Hello kiddies, how is your week going? Mine is going okay except for a hurting wing – its’ what I get for making late-night foodie runs! Just kidding! Its’ age, kids, just age! Here’s a rhyme for you – a little twist on old Jack Sprat. Also is the one I created a couple of years ago! I hope today is great for you as well as the rest of the week! Love and feathers, Auntie Goose
Originals and other stuff – searched out off the web just for my kiddies!!!
Origins to words of Jack Sprat can be found in British History!
The Jack Sprat alluded to in this English poem is reputed to be King Charles I (1625-1649) and Henrietta Maria, his Queen (1609-1669). Apparently, when King Charles (Jack Sprat) declared war on Spain, parliament refused to finance him (leaving him lean!) So his wife imposed an illegal war tax (to get some fat!) after the angered King (Jack Sprat) dissolved Parliament.
The Robin Hood Legend!
Another interpretation of the Jack Sprat Nursery rhyme relates to the story of Richard I (Richard the Lionheart 1157 – 1199) and his younger brother King John (1166 – 1216). Both of whom feature strongly in the traditional legend of Robin Hood.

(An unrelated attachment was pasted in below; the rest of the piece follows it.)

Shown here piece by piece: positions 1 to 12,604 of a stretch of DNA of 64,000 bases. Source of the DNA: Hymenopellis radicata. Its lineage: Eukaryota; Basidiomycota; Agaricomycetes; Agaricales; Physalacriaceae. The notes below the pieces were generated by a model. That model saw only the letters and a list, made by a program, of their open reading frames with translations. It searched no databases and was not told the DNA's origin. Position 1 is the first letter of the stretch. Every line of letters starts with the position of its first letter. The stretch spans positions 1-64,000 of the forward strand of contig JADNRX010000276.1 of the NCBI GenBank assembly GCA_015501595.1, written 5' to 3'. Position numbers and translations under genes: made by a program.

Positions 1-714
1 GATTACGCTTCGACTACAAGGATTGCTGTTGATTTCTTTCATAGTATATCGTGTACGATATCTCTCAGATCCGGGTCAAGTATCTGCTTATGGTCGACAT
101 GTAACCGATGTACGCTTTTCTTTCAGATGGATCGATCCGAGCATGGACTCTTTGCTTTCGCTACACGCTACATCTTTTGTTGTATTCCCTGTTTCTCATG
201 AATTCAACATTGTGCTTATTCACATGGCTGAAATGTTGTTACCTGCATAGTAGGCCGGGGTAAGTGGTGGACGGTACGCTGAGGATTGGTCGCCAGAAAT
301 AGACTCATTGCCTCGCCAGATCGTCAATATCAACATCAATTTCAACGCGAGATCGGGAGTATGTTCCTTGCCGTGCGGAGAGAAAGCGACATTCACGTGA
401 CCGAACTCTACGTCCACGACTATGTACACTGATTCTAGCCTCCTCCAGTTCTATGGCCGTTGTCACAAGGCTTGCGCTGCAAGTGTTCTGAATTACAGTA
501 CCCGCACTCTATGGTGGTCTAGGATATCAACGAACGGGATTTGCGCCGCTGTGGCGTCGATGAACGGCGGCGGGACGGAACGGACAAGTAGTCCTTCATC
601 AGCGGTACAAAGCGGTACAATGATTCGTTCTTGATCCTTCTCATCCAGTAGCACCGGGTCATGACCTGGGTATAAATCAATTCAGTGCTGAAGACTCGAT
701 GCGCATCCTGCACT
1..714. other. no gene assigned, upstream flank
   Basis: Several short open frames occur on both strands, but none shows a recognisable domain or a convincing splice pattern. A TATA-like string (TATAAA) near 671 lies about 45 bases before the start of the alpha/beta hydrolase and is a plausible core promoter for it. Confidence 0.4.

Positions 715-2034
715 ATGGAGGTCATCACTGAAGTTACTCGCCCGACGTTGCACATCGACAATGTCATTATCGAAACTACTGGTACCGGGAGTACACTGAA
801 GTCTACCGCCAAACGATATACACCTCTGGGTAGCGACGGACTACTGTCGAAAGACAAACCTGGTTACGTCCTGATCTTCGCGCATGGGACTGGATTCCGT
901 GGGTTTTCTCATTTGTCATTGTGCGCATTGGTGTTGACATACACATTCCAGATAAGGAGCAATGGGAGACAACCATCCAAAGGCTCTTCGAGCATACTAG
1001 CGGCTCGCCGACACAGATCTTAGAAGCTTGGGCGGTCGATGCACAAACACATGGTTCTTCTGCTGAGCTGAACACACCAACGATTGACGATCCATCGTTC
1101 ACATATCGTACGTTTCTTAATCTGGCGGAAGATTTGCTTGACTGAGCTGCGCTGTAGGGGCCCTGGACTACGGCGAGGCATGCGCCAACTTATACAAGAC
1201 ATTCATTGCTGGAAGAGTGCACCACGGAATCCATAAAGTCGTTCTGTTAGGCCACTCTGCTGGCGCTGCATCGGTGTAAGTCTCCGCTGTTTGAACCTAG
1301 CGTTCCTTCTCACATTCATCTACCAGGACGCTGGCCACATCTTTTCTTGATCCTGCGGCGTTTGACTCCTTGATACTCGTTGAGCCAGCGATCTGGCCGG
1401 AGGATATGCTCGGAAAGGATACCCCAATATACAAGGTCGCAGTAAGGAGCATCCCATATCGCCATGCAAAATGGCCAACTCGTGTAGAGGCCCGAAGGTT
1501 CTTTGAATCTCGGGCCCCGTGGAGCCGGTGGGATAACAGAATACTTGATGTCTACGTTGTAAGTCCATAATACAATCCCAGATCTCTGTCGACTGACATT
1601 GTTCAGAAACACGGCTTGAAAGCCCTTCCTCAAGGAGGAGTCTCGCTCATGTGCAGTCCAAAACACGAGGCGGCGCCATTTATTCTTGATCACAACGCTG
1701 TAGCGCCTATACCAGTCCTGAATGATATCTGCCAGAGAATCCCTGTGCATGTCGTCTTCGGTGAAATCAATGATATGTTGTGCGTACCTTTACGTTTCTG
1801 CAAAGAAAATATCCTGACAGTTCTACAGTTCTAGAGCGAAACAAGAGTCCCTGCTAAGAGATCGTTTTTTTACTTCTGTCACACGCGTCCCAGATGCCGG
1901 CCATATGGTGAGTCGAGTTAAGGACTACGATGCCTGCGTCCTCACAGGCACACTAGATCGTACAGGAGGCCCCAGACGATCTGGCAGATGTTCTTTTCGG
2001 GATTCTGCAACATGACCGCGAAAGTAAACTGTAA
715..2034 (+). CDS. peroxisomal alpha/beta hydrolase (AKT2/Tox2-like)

Prince John, Richard the Lionheart and the Ransom!
In 1189 John (Jack Sprat) married Joan, the ambitious and greedy daughter and heiress of the Earl of Gloucester (“Joan ate all the fat”). When King Richard went on Crusade, from 1190 to 1194, John attempted to take the crown of England – a ruthless and treacherous usurper). On his return from the Crusades King Richard was taken hostage by Duke Leopold demanding a ransom of 150,000 marks. John reluctantly had to raise the ransom, leaving the country destitute for years and reducing John’s inheritance (“They picked it clean”). The ransom was paid and Richard was released. John was crowned King of England following the death of Richard in 1199. He had his marriage to Joan annulled, she was never acknowledged as queen. She then married again to Geoffrey de Mandeville and her third husband was Hubert de Burgh.
The picture is of King Charles I
whose constant disputes with the Parliamentarians lead to the English
Civil War and his execution.